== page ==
NoQ added a comment.Jan 20 2017, 7:07 AM

I don't understand why the following test passes, because each of two checkers: MallocChecker and SimpleStreamChecker are using generateNonFatalErrorNode method:

That's because error nodes generated by different checkers have different program point, because they have different program point tags, because their tag is the checker that throws the report.

I'm referring to this funny code in Checker.h:473:

class CheckerBase : public ProgramPointTag

As Artem points out, the checkers in tree do not create a node for every bug reported - there is no reason to do that.

Yes... But why does generateNonFatalErrorNode return nullptr in case when the node already exists? Isn't it designed so that to prevent multiple reports being thrown for the same node? If so, then the code contains a lot of such checks.

I do not have a certain answer (i.e. bugs me as well), but this behavior allows knowing if this checker has already reported a bug on a different path that leads to the same predecessor node and therefore to the same error node.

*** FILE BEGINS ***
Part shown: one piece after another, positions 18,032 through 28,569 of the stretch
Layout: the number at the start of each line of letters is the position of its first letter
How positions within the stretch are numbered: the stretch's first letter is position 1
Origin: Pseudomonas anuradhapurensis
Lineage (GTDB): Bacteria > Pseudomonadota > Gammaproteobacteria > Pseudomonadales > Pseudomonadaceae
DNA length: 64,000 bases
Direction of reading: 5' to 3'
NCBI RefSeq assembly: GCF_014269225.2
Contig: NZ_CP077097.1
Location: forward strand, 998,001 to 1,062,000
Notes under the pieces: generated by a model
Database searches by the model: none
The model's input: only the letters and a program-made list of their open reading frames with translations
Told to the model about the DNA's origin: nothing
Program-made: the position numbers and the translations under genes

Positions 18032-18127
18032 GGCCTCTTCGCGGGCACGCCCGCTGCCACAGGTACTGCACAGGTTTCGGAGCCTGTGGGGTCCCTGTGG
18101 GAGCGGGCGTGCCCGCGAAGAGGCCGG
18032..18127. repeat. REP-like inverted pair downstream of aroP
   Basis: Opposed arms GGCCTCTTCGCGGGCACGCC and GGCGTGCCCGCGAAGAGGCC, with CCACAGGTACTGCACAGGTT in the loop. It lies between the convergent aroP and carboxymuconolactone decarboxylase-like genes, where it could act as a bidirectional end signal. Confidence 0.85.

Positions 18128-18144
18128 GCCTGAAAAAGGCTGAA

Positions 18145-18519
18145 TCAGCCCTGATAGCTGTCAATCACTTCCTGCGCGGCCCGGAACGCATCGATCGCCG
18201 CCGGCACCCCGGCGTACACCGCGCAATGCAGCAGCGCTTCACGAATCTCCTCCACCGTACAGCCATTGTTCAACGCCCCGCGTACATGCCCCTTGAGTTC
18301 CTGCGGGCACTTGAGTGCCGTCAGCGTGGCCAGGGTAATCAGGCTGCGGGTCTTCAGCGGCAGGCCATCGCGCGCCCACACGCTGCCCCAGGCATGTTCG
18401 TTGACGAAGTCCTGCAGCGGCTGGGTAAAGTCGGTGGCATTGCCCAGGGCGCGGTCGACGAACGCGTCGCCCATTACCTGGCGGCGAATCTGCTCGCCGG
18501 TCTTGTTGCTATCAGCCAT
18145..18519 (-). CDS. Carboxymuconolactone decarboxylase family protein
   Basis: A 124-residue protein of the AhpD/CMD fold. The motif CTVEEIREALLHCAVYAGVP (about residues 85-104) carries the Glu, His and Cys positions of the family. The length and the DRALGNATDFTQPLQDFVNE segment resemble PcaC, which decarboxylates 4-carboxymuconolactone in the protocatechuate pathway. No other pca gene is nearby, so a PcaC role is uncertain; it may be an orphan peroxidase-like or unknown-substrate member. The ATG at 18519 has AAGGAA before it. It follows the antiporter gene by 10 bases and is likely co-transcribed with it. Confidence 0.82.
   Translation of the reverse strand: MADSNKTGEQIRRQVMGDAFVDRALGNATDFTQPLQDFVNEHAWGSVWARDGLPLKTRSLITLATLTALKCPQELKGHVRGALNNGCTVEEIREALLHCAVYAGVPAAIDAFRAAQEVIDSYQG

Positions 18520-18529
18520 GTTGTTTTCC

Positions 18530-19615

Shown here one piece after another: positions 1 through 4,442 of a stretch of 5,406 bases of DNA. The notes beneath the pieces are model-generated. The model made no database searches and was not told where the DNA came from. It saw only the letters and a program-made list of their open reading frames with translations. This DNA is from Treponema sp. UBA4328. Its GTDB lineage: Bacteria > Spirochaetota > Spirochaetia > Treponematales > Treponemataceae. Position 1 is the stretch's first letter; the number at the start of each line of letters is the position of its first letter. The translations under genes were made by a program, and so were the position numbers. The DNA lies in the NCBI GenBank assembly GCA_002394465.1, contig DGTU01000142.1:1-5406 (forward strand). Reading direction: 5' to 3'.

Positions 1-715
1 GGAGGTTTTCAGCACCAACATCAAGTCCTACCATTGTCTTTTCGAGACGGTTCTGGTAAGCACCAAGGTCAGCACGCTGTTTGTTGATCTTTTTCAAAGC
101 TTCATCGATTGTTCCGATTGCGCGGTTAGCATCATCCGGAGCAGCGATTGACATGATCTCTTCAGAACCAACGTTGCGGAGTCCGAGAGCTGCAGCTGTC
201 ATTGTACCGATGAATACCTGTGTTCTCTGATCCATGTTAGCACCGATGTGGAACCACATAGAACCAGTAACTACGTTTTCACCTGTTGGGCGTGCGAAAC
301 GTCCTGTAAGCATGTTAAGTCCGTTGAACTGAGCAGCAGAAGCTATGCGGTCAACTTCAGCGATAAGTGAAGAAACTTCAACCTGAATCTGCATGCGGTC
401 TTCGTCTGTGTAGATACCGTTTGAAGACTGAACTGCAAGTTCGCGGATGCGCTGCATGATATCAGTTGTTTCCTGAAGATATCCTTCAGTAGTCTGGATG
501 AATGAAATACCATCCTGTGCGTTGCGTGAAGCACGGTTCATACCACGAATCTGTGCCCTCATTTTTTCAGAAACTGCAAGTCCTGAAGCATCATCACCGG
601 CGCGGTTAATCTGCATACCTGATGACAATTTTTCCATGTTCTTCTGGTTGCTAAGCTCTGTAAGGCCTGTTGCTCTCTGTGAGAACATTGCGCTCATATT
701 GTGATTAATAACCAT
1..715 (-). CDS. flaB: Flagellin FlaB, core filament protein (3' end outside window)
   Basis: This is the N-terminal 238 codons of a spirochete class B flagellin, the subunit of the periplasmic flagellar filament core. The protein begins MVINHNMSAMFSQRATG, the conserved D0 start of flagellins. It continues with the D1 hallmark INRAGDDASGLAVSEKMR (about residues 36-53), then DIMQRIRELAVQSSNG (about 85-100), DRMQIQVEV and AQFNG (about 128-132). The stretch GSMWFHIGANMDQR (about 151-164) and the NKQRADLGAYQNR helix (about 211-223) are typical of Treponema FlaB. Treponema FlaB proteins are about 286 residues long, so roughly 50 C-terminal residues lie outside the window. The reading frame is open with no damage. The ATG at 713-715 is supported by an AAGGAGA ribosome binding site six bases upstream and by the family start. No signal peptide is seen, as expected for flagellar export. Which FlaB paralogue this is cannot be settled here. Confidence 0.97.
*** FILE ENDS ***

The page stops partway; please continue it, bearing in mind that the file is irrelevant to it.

So the use-case i'm a bit worried about is when a checker finds the same error node on a different path and suddenly wants to throw a different report (by bug kind). But i think it's normally impossible because the checker is never, in any callback, aware of the path it took before reaching the predecessor node, only the node itself.

I think i lost track of the original question's discussion>< Do we still believe that duplicated edges are a problem?

ilya-palachev abandoned this revision.Feb 9 2017, 7:30 AM

Ok, then, if you see no problem in dual edges, I'm abandoning this revision.